You can reheat chicken pot pie and end up with a soggy mess, or you can finesse the process so the filling is warmed all the way through while the crust remains tender and flaky. The difference comes down in understanding the nuances of reheating pie in the oven and paying attention throughout the process.
To reheat chicken pot pie, cover the edges of the crust with aluminum foil and heat in a 300-degree Fahrenheit oven for about a half-hour, turning halfway through the process to ensure even heating.
Reheating Pie in the Oven
A conventional oven is the best way to reheat a pie, whether you're warming an apple pie, a chicken pot pie or a Whole Foods vegetable pot pie. Conventional ovens, which rely on dry heat, do a much better job than microwaves, which are more effective for dishes that should stay moist all the way through. A perfectly reheated chicken pot pie will have a crust that is flaky, but not overcooked and hard, and a center that is piping hot.
Low heat works well because it is forgiving and because it is your best bet for even cooking. On higher heat, your chicken pot pie is likely to cook too quickly on the outside, leaving your crust hard and maybe even burned, without giving the center a chance to get up to temperature. It's most important to protect the edges of the crust to keep them from burning because this part of the dough is furthest from the moist parts of the pie that could keep it from drying out. In contrast, the center of the chicken pot pie contains so much moisture that it will generate steam and keep the middle part of the top crust nice and tender.
Reheating Frozen Chicken Pot Pie
The best method for reheating frozen chicken pot pie depends on whether the crust has been cooked before the pie was frozen. Some make-ahead chicken pot pie recipes save the step of baking the crust until after the pie has been frozen and then allow extra baking time for the crust to cook once the filling is fully heated.
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For a frozen chicken pot pie with an uncooked crust, preheat your oven to 400 degrees Fahrenheit; cover the pie with foil and bake it until it's hot enough in the middle that you can see the filling bubbling through the steam vents. This will take about 40 minutes. Then, remove the foil and continue baking until the crust is golden brown, another half-hour or so. For a frozen chicken pot pie with a precooked crust, follow these same instructions, but shorten the uncovered baking time to about 15 minutes and leave some foil covering the edges of the crust.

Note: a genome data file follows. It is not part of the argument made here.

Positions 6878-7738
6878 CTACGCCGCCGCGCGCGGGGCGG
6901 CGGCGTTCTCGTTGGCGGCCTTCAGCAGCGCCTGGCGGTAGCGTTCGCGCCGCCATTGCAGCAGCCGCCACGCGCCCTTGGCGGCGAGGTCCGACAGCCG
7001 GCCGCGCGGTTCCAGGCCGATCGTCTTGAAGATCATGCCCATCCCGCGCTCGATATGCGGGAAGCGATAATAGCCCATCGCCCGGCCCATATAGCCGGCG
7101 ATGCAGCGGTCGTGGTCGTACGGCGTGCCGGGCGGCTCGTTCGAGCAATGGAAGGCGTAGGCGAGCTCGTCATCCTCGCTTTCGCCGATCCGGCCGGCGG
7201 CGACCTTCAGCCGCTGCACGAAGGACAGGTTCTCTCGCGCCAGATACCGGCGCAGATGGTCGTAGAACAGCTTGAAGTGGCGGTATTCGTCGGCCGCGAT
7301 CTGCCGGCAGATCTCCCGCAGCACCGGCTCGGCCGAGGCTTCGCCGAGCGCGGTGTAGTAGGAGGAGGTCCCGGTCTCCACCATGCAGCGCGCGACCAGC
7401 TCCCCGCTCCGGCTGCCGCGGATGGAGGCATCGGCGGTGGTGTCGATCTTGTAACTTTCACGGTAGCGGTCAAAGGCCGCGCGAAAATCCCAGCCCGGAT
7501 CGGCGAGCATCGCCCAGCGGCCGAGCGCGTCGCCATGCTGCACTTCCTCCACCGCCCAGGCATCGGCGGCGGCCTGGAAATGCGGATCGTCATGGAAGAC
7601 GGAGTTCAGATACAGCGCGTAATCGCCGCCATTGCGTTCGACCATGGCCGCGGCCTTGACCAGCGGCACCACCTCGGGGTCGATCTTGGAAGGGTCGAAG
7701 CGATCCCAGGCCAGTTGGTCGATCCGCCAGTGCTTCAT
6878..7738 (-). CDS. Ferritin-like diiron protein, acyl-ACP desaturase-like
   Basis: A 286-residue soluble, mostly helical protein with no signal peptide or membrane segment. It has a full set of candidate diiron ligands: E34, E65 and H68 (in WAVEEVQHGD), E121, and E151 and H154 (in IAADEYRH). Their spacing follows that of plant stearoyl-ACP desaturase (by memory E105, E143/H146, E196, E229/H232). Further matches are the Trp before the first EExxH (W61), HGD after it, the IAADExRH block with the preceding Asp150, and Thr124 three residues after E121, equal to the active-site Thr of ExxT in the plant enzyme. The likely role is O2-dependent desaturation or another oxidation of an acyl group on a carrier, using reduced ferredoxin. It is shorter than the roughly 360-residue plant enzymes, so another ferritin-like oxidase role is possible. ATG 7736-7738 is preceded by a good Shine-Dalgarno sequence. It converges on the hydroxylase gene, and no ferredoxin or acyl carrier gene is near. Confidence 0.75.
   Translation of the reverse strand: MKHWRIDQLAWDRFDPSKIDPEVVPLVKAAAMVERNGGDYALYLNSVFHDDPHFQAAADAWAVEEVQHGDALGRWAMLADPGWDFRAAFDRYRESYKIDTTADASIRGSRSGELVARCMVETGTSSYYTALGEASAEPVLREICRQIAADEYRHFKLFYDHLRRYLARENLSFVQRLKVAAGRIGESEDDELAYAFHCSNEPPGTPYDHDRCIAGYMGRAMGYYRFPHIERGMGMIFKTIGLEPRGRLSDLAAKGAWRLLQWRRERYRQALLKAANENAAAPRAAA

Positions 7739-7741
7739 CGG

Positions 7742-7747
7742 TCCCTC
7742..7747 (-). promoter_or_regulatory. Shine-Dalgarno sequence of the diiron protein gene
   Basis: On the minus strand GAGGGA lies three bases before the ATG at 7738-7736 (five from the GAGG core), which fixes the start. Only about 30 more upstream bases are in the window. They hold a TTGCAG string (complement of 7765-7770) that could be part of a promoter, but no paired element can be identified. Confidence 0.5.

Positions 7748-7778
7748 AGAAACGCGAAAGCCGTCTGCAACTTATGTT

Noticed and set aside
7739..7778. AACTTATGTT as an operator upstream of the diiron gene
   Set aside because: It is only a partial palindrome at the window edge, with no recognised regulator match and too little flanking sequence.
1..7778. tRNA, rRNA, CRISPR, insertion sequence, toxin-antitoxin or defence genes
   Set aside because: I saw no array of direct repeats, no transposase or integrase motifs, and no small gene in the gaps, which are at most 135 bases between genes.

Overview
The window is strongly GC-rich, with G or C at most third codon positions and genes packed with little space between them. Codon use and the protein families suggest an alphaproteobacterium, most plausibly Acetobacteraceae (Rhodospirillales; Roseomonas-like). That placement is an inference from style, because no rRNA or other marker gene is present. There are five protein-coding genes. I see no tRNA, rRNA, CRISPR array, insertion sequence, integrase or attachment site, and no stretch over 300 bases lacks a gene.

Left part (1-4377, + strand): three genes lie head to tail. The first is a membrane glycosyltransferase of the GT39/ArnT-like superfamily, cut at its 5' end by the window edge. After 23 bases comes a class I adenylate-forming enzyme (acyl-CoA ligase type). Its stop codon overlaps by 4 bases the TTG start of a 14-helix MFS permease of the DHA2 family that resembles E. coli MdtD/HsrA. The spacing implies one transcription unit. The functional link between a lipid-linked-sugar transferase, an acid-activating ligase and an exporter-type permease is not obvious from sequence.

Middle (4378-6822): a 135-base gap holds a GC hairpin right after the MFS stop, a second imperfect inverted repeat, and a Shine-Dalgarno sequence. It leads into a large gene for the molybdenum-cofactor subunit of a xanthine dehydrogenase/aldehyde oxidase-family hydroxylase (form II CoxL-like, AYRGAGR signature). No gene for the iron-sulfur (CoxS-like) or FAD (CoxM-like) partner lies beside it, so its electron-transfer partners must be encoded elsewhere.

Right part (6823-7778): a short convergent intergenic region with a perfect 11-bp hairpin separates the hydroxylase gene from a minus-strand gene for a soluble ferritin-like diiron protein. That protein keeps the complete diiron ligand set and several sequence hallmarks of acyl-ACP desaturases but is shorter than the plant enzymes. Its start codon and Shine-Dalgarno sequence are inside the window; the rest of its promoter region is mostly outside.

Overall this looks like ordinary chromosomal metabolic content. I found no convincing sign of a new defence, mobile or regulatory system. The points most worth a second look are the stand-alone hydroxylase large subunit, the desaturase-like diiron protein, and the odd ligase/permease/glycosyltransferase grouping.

If you're not sure if your crust has been precooked, follow the frozen chicken pot pie cooking instructions on the package.
Shortening the Cooking Time
It takes a while for chicken pot pie to reheat in the oven, and if you're really hungry or have somewhere to go, you can shorten that cooking time by heating it for a short while in the microwave to take off the chill. This shortcut only works if your pot pie is in a microwaveable dish or package. Don't ever put a pot pot in a foil pan in the microwave. However, if the bottom crust is precooked, you can transfer your pot pie from a foil pan to a microwave-safe dish and still benefit from this shortcut.
If your chicken pot pie is frozen, preheat it for 3 minutes in the microwave and then bake it in a 300-degree oven for 15 minutes, or until the center is heated through and the top crust is flaky, but not burned. If your chicken pot pie is at refrigerator temperature, give it 1.5 minutes in the microwave and then follow the same instructions. When in doubt, use a metal stem thermometer to make sure the center has reached 165 degrees Fahrenheit by the end of the entire cooking time.
Devra Gartenstein is a self-taught professional cook who has authored two cookbooks: "The Accidental Vegan", and "Local Bounty: Seasonal Vegan Recipes". She founded Patty Pan Cooperative, Seattle's oldest farmers market concession, and teaches regular cooking classes.